top of page
  • gretainglis

Let your dog sniff!

Updated: Feb 28, 2020

I once heard the saying that walking your dog without letting them sniff is like going sightseeing blindfolded. Can you imagine how boring that would be?

The world for a dog is largely made up of the smells that surround them, and being able to explore these offers your dog the chance to gain valuable information about their surroundings... the last squirrel that ran past, the last dog that stopped there or perhaps one that walked the same route two days before. Letting your dog sniff along the way offers a good form of mental stimulation and sensory enrichment, and offers your dog a sense of autonomy and control over their environment as they move through it.

All too often you'll see dogs being rushed along, hurried past every smell as they walk down the street in order to get to 'the walk'. If you give your dog the freedom to smell and stop as you go this part of the journey can be just as valuable and just as enjoyable for your dog. I appreciate that stopping every at every tree when you're in a hurry probably doesn't sound like an ideal dog walk, but compromising to allow this some of the time may result in a stronger bond between you and your dog and more attention during the key moments you want to move along faster. There is no reason you can't teach your dog to walk alongside you for part of a walk and have a longer lead or complete freedom to move from scent to scent during others.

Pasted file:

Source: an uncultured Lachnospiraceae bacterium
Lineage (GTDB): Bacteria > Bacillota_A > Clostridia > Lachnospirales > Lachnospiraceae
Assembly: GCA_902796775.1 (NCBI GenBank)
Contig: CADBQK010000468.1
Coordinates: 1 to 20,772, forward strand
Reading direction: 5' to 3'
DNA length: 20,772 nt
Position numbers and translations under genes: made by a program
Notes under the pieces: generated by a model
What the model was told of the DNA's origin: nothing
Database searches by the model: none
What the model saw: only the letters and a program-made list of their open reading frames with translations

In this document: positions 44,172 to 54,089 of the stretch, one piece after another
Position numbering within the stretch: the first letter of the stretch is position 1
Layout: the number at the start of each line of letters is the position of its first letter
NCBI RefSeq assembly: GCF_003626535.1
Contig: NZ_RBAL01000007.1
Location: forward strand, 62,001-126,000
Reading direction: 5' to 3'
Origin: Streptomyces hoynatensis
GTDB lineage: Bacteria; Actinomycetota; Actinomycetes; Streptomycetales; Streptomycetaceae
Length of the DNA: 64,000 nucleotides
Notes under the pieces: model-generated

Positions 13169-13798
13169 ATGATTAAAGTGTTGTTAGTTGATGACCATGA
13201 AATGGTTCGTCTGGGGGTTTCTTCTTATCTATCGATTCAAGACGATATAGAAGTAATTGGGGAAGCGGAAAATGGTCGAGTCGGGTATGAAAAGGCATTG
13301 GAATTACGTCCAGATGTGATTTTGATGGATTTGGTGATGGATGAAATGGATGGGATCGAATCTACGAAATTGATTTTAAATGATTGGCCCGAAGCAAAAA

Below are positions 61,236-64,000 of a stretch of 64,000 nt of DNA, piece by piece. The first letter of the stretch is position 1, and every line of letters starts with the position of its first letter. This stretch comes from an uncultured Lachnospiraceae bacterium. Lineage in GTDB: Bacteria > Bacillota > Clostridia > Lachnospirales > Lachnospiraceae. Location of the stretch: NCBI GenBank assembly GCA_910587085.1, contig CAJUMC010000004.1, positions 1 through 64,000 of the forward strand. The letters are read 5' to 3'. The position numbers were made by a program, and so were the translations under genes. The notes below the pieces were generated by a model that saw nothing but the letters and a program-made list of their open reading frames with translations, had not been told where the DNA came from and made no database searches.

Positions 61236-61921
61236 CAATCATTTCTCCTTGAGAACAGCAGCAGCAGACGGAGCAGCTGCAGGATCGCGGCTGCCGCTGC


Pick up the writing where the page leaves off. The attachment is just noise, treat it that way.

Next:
I have been practising this with my own dogs recently, using a 'focus' or a 'with me' cue (I like to use 'with me') during the moments I'd like them to walk next to me and focus on moving along, and release cue (I like to say 'okay, go') once they can explore more freely so they know the time I'm asking for their attention has come to an end. Once I give this cue, I let them guide me as to how fast they want to move and where they want to stop. In order to cue 'with me', I began by clicking and treating each time they were walking by my side with a loose lead or looking at me during the walk (effectively as a heeling movement), and then paired the cue word as they began to do so more regularly. At the 'okay, go', when they were then free to move as they wished, I made sure to stop at the first sign they wanted to sniff, giving a longer lead and matching my pace with theirs. Whilst they still love their time in the park itself, I have noticed considerable more attention from them on our way there. Walking this way benefits them and gives you time to notice the little things you might have otherwise rushed past!

18 views0 comments

Recent Posts

See All
bottom of page